The party’s chief whip, Nick Brown, is said to have written to the former leader saying he will lose the Labour whip for at least three months.
His conduct during those months will reportedly be taken into account.
It comes as Mr Corbyn’s solicitors have reportedly written to the Labour Party
Meanwhile, one of Mr Corbyn’s key allies has today warned Sir
In a sign of ever-growing discontent among Labour MPs, Ian Lavery today warned that ‘there’s always the opportunity of a leadership challenge’.
The Wansbeck MP, an ally of Mr Corbyn, also hit out at the treatment of the former Labour leader – accusing Sir Keir of pursuing a ‘political and personal vendetta’.
Mr Corbyn was reinstated as a Labour member on Tuesday after he was suspended in October over comments he made after the publication of a report on anti-semitism in the party.
However Labour did not restore the whip, meaning Mr Corbyn has to sit as an independent MP.
In a sign of ever-growing discontent among Labour MPs, Ian Lavery (pictured left) today warned that ‘there’s always the opportunity of a leadership challenge’. The Wansbeck MP, an ally of Mr Corbyn, also hit out at the treatment of the former Labour leader – accusing Sir Keir (pictured right) of pursuing a ‘political and personal vendetta’
It comes after 32 Labour MPs and peers from the Socialist Campaign Group described the decision to deny Mr Corbyn (pictured) the whip as ‘wrong and damaging’ and called for it to be reversed
The 32 Labour MPs and peers who have signed a letter demanding Jeremy Corbyn have the whip reinstated
Diane Abbott MP
Tahir Ali MP
Lloyd Russell-Moyle MP
Zarah Sultana MP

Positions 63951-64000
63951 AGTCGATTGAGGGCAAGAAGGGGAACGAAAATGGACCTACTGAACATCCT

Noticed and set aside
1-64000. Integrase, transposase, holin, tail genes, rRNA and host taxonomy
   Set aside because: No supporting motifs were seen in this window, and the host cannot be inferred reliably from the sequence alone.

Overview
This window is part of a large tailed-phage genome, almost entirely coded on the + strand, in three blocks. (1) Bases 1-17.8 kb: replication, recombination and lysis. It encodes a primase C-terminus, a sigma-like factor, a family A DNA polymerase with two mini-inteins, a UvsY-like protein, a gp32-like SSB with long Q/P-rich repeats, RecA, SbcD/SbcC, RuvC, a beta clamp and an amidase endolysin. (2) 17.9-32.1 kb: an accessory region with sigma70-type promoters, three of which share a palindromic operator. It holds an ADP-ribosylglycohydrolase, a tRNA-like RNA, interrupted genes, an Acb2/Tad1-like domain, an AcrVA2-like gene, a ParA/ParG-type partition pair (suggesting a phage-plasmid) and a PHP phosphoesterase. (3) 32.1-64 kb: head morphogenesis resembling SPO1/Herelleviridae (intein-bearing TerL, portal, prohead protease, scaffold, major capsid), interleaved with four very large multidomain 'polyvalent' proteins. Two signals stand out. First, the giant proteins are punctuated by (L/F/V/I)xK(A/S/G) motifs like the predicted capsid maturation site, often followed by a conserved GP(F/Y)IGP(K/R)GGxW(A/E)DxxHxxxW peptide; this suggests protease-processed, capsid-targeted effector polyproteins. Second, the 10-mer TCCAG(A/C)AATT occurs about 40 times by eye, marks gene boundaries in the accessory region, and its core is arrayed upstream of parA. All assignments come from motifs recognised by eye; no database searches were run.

Jon Trickett MP
Claudia Webbe MP
Mick Whitley MP
Nadia Whittome MP
Beth Winter MP
Paula Barker MP
Apsana Begum MP
Olivia Blake MP
Richard Burgon MP
Ian Byrne MP
Ian Lavery MP
Clive Lewis MP
Rebecca Long-Bailey MP
John McDonnell MP
Ian Mearns MP
Navendu Mishra MP
Grahame Morris MP
Kate Osamor MP
Kate Osborne MP
Bell Ribeiro-Addy MP
Dan Carden MP
Mary Foy MP
Rachel Hopkins MP
Kim Johnson MP
‘Keir is the leader. Obviously he should be in pole position to be leader of the party at the next election.
‘But there’s a lot hinging on how Keir reacts not just to this but how Keir performs on behalf of the party.’
Mr Lavery, who said Sir Keir had caused ‘mayhem’ among Labour members since becoming leader, also called on him to deliver on his pledge to unify the party and push on with his 10-point plan – which includes backing public ownership.
Asked would should happen if the Labour leader could not deliver, he said: ‘There’s always the opportunity of a leadership challenge and the rules allow that to happen.’
However he added that he wished to see the party united and hoped to win the 2024 election.
Sir Keir faced also threat to his leadership last night after members of the party’s ruling body signed a letter challenging him.
Hard-Left members of the newly elected National Executive Committee (NEC) said Sir Keir’s refusal to restore the whip to Mr Corbyn ‘flies in the face of natural justice’.
‘The decision of the leader… is an act of deliberate political interference in the handling of a complaint,’ said the letter to general secretary David Evans.
‘It defies the decision of the NEC panel, is a matter of double jeopardy that flies in the face of natural justice, it undermines the rule book and it is precisely the type of action found to be unlawful indirect discrimination by the Equalities and Human Rights Commission report.’
A source told the Mail: ‘There was a lot of anger, and a determination to ask questions about the process and the NEC being undermined.’
The civil war came as it emerged Mr Corbyn has brought in lawyers in a bid to have his suspension lifted.
He has instructed solicitors, who will question whether the proper procedures were applied in the decision not to restore the whip.
Former Labour PM Gordon Brown insisted Mr Corbyn must make a ‘full apology’ before he can return to the party as an MP.
Mr Corbyn has refused to apologise for the remarks, which came after the Equality and Human Rights Commission (EHRC) ruled that the party had broken equality law under his leadership.
Mr Brown, who led Labour between 2007 and 2010, told Sky News: ‘He’s got to make a full apology and it’s got to be clear there are no ifs, no buts, no qualifications about his opposition to anti-Semitism.’